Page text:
This week, Rocket Lawyer Founder and Chairman Charley Moore will be joining tax attorney Edward J. Leyden and the National Federation of Independent Business (NFIB) to present a webinar on “The Top 5 Most Expensive Tax Problems for Small Businesses and How You Can Avoid Them.” If you’re a small business owner, this webinar can save you a big financial headache come tax day. Listeners will also have a chance to ask their business tax questions — and did we mention that the webinar is free? Below is a preview of the topics we’ll be discussing in the webinar, which takes place on Wednesday, February 23 at 9am PT / 12pm ET. Sign up today!
1. Poor Record Keeping
Most small businesses who fail to comply with their tax reporting requirements are not dishonest, they’re just bad record keepers. Unfortunately, “my dog ate it” won’t satisfy IRS requests. To guard against problems, keep any records relating to business expenses or employee matters. If paper files are a burden, you can store your documents digitally, just be sure to keep them organized. Besides supporting your tax filings and protecting your business from legal liability, good records can help you identify deductions and provide other important insights.
2. Dubious Tax Deductible Business Expenses
Just about any “ordinary, necessary and reasonable” expense that helps you earn business income is deductible. This is a pretty broad allowance, but many small business owners are overly aggressive in deducting business expenses. Five deductions that are commonly targeted by the IRS are: entertainment, can and transportation, business gifts, home office, and equipment and supplies.
3. Payroll Tax Problems
To pay federal employment taxes, you’ll need to: withhold income, Social Security, and Medicare taxes from each employee’s wages; pay the matching amount of Social Security and Medicare taxes; and pay federal unemployment tax for each employee. You will also have to file W-2 and possibly 1099 tax forms. The penalty for not paying payroll taxes is 100% of the amount of the taxes that are owed, and must be paid in addition to the taxes owed and interest thereon.
4. Misclassifying Workers
For small business owners, choosing between hiring employees or contractors is an important decision that defines not just working relationships, but taxation as well. An employee is anyone who performs services for you where you control what will be done and how it will be done. Independent contractors also perform services for you, but you do not control the service delivery, only the end result. If the IRS believes that you have misclassified an employee as an independent contractor in an attempt to evade federal taxes, it can levy significant penalties.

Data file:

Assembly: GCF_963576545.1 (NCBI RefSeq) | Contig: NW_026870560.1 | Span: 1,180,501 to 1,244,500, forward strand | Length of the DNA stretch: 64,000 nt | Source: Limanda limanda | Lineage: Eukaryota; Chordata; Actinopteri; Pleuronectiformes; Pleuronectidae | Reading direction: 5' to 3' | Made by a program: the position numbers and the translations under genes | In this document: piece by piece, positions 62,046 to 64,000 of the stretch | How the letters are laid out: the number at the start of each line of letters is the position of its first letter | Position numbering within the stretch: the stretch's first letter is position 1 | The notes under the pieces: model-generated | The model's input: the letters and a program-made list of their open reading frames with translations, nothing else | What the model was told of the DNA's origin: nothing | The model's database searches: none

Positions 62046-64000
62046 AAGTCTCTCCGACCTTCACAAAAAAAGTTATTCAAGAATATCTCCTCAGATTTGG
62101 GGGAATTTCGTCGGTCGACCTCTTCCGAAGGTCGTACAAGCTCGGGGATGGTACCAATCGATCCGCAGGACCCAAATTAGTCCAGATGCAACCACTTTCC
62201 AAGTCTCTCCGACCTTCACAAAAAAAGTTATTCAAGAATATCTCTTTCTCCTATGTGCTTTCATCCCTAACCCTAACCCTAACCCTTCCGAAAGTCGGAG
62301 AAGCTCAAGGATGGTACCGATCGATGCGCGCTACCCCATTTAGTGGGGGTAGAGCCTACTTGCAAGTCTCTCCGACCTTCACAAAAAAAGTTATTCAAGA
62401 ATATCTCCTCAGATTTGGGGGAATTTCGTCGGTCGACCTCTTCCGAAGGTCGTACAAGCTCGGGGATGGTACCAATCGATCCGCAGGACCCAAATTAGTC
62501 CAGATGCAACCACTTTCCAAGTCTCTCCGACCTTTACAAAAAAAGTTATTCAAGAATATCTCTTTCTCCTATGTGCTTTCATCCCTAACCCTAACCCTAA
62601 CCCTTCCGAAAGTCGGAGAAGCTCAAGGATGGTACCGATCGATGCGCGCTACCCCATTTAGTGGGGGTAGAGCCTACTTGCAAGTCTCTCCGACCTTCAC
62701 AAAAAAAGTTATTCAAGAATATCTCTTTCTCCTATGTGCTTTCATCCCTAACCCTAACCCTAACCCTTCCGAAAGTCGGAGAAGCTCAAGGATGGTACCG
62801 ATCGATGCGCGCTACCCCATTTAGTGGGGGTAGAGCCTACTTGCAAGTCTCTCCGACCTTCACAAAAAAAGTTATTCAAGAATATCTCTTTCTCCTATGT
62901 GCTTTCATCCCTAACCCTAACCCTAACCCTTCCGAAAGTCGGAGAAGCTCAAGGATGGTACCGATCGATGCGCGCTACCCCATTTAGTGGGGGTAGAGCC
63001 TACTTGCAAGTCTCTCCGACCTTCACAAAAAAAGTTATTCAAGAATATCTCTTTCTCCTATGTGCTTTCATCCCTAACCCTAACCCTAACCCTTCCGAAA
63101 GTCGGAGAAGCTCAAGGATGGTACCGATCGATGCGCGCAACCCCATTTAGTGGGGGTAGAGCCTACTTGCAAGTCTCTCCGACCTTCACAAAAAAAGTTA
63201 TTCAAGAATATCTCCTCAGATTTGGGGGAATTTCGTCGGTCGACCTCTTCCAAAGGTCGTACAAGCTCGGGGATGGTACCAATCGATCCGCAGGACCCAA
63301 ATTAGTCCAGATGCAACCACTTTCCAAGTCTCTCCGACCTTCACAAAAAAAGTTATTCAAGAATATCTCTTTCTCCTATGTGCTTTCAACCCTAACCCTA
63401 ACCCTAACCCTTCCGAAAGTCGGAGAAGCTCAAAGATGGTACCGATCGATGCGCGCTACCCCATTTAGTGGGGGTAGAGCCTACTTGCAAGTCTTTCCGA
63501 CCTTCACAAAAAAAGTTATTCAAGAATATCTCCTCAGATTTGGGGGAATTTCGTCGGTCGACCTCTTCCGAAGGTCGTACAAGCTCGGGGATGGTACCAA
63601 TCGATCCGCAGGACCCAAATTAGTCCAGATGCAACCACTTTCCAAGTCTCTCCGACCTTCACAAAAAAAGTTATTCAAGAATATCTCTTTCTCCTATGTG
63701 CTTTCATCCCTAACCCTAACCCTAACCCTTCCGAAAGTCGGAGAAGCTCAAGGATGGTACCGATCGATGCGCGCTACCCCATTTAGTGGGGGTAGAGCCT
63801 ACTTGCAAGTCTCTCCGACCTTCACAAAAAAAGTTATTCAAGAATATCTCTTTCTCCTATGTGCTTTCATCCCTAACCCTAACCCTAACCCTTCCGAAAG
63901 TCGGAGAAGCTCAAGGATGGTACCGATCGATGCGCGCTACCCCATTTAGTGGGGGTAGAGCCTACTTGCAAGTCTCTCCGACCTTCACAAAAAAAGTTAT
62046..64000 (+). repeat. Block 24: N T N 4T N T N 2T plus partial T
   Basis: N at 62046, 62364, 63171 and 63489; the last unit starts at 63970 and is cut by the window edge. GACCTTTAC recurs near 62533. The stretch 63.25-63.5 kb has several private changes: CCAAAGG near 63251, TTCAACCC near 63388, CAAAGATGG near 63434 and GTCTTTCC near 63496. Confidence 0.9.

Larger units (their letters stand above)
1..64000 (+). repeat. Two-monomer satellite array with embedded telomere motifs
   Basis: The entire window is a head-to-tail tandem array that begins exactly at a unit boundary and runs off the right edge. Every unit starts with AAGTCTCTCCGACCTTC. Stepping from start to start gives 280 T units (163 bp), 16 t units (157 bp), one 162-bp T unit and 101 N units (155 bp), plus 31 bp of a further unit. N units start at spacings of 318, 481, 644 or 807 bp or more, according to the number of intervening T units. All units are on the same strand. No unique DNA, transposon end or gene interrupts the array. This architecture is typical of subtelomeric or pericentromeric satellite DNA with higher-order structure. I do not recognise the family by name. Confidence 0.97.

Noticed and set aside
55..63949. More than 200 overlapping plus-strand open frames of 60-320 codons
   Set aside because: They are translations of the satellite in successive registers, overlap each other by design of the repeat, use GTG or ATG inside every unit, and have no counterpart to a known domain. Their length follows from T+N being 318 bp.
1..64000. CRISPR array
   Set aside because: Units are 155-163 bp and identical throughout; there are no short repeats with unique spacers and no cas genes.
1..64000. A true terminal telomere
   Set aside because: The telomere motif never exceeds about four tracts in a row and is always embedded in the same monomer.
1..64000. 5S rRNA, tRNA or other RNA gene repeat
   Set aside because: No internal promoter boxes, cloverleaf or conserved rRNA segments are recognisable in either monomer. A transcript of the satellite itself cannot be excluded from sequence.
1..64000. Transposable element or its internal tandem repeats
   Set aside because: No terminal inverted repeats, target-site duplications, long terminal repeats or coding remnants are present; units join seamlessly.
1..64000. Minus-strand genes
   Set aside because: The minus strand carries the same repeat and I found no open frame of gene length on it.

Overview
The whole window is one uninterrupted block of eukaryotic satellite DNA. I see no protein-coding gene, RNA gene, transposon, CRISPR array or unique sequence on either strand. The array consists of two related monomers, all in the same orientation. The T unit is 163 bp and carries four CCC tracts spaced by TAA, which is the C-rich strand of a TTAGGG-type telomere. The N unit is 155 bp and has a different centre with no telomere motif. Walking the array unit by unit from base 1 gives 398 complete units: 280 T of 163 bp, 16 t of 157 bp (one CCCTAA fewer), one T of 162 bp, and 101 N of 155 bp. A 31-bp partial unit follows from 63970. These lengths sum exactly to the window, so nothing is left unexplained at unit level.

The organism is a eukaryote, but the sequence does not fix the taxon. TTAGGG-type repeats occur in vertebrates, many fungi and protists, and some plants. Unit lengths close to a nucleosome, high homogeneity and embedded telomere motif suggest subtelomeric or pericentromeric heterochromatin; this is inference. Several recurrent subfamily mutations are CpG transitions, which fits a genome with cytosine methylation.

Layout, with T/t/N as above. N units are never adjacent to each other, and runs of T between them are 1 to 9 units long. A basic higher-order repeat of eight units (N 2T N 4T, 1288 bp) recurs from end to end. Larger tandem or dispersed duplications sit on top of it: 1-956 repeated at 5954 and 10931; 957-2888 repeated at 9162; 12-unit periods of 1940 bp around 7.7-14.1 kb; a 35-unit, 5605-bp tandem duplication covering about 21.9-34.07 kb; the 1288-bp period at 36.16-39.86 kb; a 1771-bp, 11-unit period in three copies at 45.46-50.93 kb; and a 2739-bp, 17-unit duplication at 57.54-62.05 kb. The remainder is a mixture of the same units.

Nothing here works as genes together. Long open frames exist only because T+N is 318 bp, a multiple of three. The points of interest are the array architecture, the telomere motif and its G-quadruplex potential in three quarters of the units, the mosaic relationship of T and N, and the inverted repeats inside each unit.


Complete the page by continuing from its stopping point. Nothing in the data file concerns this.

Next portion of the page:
5. Choosing the Wrong Corporate Structure
You have lots of options when choosing the most appropriate structure for your business. You could incorporate as a sole proprietorship, a partnership, a C corporation, an S corporation, an LLC, or a non-profit. Each corporate structure has different implications for legal liability, expenses and procedures, fundraising, and taxation. If you choose the wrong structure, you may be burdened by unnecessary costs and commitments.
If you make any of these mistakes you may be able to muddle through, that is, until the IRS comes calling. However, you don’t necessarily need to fear them. The IRS sends out several different types of notices to taxpayers, and most are nonthreatening if handled correctly. The bulk of notices sent to taxpayers just lets them know of an error or inconsistency in their tax filings. If you receive an IRS notice, stay calm. Figure out what the notice is saying, and call the IRS if you have questions. Then gather the appropriate documentation, follow the notice’s instructions, and respond. If you need help, find a tax lawyer as soon as possible.
This is a preview of our up-and-coming webinar. Be sure to sign up for the webinar today for more insights!